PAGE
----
Youth justice in the UK: children, young people and crime
Youth justice in the UK: children, young people and crime

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Youth justice in the UK: children, young people and crime

4 New generations, new voices

In the early 1980s, there were relatively few academics from black and minority ethnic backgrounds writing about young people and crime. If you were young and black and in trouble, you were more likely to be written about and studied ‘as a social problem’ by white academics. Paul Gilroy’s (1987) landmark study ‘Ain’t no Black in the Union Jack’ focused on racism and nationalism rather than young people or crime, but it begins with how the issue was raised at the start of the twentieth century by the black American sociologist W.E.B. Du Bois (pronounced so it rhymes with ‘noise’). Du Bois said that wherever he went he encountered white people with a question on their lips:

Between me and the other world there is ever an unasked question: unasked by some through feelings of delicacy; by others through the difficulty of rightly framing it. All, nevertheless, flutter round it. They approach me in a half-hesitant sort of way, eye me curiously or compassionately, and then, instead of saying directly, How does it feel to be a problem? they say, I know an excellent colored man in my town; … or, Do not these Southern outrages make your blood boil? At these I smile, or am interested, or reduce the boiling to a simmer, as the occasion may require. To the real question, How does it feel to be a problem? I answer seldom a word.

(Du Bois, 1903)

Black and minority ethnic academics in the UK like Kehinde Andrews, Claire Alexander, David Olusoga, Coretta Phillips, Monish Bhatia, Anthony Gunter, Yasmin Gunaratnam, Craig Pinkney and Waqas Tufail, to name just a few, are now making sure that Du Bois’s question is both asked and challenged. In the next activity you can see some of it in action.

Activity 5 Speaking youth to justice

Timing: Allow approximately 10 minutes for this activity

In this video Craig Pinkney talks about his ideas of using youth work to tackle some of the issues facing young people in the West Midlands.

Download this video clip.Video player: Video 2
Skip transcript: Video 2

Transcript: Video 2

My name is Craig Pinkney. I'm a criminologist, urban youth specialist, and lecturer at a local university in Birmingham. In recent times, the West Midlands has experienced a rise in gun crime and gang-related murders.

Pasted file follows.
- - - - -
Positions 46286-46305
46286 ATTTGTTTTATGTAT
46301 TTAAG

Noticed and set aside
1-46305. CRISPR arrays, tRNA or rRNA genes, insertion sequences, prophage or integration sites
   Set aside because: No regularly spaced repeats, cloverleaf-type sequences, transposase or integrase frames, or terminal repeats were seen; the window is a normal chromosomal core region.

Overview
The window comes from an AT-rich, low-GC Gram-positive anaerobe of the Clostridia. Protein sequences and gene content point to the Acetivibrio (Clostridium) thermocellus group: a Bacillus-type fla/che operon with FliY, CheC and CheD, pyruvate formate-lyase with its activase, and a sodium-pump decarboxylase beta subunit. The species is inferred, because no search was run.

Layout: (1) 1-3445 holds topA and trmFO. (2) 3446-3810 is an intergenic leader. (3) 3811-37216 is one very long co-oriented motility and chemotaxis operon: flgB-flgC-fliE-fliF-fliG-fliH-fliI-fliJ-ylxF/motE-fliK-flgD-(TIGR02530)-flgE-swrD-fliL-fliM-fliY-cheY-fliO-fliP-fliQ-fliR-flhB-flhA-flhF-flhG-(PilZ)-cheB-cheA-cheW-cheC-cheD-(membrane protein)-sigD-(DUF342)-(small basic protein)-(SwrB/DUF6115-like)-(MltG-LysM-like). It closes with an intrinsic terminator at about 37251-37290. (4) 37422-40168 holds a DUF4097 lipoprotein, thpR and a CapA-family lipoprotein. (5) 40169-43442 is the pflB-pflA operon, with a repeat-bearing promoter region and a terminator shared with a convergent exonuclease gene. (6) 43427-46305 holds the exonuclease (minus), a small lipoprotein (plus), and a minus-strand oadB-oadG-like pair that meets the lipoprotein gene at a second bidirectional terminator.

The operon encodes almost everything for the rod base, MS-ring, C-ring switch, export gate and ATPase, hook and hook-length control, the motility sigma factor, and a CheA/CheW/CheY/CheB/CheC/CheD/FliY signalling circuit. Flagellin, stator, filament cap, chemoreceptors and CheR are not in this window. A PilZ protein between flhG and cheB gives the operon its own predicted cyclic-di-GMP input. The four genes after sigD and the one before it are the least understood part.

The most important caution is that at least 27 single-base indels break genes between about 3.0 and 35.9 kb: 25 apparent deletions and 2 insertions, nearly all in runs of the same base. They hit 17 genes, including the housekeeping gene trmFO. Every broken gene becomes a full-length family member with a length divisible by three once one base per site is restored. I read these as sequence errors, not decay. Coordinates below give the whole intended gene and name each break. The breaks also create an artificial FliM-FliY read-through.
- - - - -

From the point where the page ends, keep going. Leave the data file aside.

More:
My article, "On Road Youth Work," essentially, is a theoretical concept that looks at street-based youth work that operates outside traditional hours. Hours of 9 till 5 or 9 till 6, where workers might do centre-based work- that might do detach work or outreach work engaging with young people.
But "On Road Youth Work" looks at what happens outside of those hours, at 9 till 10, at 9 till 12, at 1 till 2 in the morning, when individuals might be engaged in certain types of behaviours will also require help and assistance. That help and assistance- that is not always founded by law enforcement that individuals might need support from a youth worker.
So this particular article focuses on some of the challenges from frontline youth workers that work in the field or work in the community that experience issues of violence and how they respond to those issues and highlighting what are some of the key things that an individual needs to be able to respond effectively to individuals that are going through, engaged in, or trying to desist or get out of that type of behaviour.
So if you'd like to read more about this particular article, click the link below.
End transcript: Video 2
Video 2
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The link referred to at the end of the video is this: ‘On Road’ Youth Work: Inside England’s gun crime capital [Tip: hold Ctrl and click a link to open it in a new tab. (Hide tip)] .

When you’ve watched the video, complete the following sentence:

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Pinkney describes how street-based youth work tends to be confined to day time or early evening work, based in certain centres. In contrast, his ‘on road’ approach attempts to offer services to young people around the times they are most likely to come into conflict with the law or be drawn into illegal and harmful behaviour, which is not always within office hours.


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